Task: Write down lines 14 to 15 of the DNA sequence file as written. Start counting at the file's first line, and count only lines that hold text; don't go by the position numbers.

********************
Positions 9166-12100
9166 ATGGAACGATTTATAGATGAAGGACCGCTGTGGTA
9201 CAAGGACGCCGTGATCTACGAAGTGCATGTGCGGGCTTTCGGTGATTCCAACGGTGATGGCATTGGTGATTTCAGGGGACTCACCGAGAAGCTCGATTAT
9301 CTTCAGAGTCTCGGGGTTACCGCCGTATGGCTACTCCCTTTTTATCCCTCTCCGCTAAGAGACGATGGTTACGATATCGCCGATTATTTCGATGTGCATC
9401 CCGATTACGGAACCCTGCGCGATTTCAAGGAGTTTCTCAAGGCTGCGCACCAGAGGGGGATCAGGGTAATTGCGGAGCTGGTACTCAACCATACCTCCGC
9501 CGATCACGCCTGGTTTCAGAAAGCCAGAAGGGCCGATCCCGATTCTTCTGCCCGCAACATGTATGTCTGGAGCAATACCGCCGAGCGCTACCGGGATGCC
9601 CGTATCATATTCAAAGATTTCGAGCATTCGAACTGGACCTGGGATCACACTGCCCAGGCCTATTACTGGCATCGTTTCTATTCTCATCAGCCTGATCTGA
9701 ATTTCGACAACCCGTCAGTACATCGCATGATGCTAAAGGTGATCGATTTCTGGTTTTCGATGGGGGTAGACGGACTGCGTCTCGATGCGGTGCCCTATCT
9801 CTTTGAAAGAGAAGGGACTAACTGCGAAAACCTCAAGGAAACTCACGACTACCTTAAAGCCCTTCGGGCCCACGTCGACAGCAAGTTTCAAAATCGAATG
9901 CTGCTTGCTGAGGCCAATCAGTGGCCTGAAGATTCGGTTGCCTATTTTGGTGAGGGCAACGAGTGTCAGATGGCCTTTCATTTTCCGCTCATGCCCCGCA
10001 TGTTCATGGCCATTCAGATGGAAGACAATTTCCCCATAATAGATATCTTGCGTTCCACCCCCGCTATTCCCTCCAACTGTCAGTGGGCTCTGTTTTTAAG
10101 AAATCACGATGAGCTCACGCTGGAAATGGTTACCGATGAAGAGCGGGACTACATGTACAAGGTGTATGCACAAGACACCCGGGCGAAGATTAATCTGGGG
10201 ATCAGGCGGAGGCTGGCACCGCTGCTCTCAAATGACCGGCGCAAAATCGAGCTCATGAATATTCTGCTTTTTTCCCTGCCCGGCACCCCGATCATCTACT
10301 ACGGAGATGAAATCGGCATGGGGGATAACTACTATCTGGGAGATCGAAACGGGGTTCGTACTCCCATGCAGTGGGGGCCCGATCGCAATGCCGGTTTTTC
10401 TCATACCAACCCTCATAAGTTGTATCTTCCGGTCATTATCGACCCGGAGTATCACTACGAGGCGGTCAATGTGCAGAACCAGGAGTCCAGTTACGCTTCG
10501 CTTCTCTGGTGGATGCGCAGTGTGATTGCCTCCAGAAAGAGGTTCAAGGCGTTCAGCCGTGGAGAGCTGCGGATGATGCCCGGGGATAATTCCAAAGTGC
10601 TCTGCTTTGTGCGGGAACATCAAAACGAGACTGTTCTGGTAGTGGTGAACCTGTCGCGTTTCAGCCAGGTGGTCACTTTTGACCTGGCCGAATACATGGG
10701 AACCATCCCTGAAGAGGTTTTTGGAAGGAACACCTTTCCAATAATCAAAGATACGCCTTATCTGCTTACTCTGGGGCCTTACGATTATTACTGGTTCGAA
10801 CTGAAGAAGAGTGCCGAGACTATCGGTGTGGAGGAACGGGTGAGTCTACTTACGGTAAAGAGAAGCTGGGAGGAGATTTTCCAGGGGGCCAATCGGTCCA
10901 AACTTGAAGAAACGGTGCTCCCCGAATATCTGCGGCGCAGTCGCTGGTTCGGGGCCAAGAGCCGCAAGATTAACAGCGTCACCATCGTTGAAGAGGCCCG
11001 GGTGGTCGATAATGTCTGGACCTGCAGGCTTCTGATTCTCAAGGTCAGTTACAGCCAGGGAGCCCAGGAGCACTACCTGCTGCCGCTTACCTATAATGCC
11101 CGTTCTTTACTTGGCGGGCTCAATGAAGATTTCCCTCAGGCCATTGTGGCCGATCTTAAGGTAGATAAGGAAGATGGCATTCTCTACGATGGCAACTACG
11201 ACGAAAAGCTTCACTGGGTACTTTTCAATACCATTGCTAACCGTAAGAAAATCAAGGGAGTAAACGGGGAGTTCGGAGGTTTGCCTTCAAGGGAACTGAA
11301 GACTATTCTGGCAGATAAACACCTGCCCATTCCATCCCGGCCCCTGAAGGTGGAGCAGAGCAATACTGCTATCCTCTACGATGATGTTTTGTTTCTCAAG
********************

10301 ACGGAGATGAAATCGGCATGGGGGATAACTACTATCTGGGAGATCGAAACGGGGTTCGTACTCCCATGCAGTGGGGGCCCGATCGCAATGCCGGTTTTTC
10401 TCATACCAACCCTCATAAGTTGTATCTTCCGGTCATTATCGACCCGGAGTATCACTACGAGGCGGTCAATGTGCAGAACCAGGAGTCCAGTTACGCTTCG